Three into one most definitely does not go

As the Safety Car ended, third-place Fittipaldi kept Vips busy, giving Doohan a stress-free restart. Further back, Clément Novalak crashed in Roy Nissany and was given a ten-second penalty for causing a collision.

They all soon settled into driving just over one second apart from each other, to avoid any DRS excitement. Pourchaire was having his own excitement though, as he struggled with his “recovery” drive, while Daruvala struggled with his tyres. “What a fucking joke” he complained, as he barged Armstrong off track. The stewards weren’t laughing and handed Daruvala a ten-second time penalty.

In the closing laps, they all inched a little closer to each other, threatening a bit of racing (apart from Doohan, who was four seconds in the lead), but it was not to be. The race was so uneventful that even Doohan didn’t look too happy. His Dad did though. Vips was a bit happy and Fittipaldi was a bit disappointed.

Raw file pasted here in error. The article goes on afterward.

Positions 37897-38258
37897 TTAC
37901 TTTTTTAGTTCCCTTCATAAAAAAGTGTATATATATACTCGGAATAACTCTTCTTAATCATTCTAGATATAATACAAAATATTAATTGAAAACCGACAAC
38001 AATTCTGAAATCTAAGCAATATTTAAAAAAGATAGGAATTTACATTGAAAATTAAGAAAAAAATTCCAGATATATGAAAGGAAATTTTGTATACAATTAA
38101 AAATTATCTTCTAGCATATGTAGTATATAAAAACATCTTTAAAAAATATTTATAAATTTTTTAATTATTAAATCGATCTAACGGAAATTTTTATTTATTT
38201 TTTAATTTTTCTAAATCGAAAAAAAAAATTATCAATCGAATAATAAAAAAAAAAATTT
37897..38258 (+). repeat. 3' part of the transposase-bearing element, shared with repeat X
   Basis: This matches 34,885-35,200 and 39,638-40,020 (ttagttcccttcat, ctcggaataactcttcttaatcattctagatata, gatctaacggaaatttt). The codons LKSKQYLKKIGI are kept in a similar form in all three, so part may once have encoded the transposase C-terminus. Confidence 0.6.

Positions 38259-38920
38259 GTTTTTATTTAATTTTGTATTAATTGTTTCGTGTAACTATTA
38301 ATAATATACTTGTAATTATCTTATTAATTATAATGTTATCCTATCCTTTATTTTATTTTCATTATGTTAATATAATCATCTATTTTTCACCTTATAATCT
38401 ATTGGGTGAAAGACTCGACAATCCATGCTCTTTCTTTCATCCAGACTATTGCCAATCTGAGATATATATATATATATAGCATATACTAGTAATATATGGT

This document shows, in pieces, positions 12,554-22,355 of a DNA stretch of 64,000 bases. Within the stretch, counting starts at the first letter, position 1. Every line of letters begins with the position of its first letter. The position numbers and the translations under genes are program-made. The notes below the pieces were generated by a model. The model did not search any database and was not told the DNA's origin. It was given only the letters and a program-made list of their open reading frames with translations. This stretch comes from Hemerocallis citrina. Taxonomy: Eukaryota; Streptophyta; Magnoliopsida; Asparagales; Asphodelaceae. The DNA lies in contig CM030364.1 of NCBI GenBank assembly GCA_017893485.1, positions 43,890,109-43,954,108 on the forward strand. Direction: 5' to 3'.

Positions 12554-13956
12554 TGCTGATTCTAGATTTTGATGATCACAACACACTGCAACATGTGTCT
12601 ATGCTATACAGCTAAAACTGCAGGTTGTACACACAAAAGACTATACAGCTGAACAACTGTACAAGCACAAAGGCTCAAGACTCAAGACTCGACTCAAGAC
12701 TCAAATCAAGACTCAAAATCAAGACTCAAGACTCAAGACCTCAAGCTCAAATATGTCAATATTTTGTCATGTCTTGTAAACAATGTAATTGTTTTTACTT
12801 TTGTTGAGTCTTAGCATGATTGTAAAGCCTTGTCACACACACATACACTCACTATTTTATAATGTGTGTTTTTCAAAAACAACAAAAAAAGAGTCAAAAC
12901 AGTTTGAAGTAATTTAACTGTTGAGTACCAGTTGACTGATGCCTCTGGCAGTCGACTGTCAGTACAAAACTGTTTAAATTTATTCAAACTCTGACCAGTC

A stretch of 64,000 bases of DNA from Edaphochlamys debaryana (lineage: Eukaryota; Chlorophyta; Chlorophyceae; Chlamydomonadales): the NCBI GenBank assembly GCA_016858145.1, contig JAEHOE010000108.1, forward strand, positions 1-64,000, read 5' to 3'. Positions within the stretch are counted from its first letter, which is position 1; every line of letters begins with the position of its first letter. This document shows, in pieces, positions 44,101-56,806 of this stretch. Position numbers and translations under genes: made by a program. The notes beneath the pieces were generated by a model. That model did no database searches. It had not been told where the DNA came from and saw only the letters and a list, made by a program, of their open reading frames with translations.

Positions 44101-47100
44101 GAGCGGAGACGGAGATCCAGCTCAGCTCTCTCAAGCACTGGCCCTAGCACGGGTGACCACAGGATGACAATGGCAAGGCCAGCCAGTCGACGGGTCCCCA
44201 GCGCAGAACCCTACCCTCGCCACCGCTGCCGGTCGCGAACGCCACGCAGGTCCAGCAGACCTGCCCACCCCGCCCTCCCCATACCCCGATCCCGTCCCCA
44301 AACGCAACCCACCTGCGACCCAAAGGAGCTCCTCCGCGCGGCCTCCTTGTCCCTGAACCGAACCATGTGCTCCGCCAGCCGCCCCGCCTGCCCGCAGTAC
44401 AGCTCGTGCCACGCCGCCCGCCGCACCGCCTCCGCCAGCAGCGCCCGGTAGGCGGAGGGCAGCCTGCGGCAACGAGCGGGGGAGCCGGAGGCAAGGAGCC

Most miserable of all after the Sprint Race was Richard Verschoor, who had tried to serve a 15-second time penalty during the race (presumably for track limits violations because what would a race be without those?) but the team had done it wrong so he was given a boat-load more penalties, because why let someone be last when they can be ultra last?

Feature Race: Rain! Or no rain?

We were told there was “rain in the air” at the start of the Feature Race. Promises promises.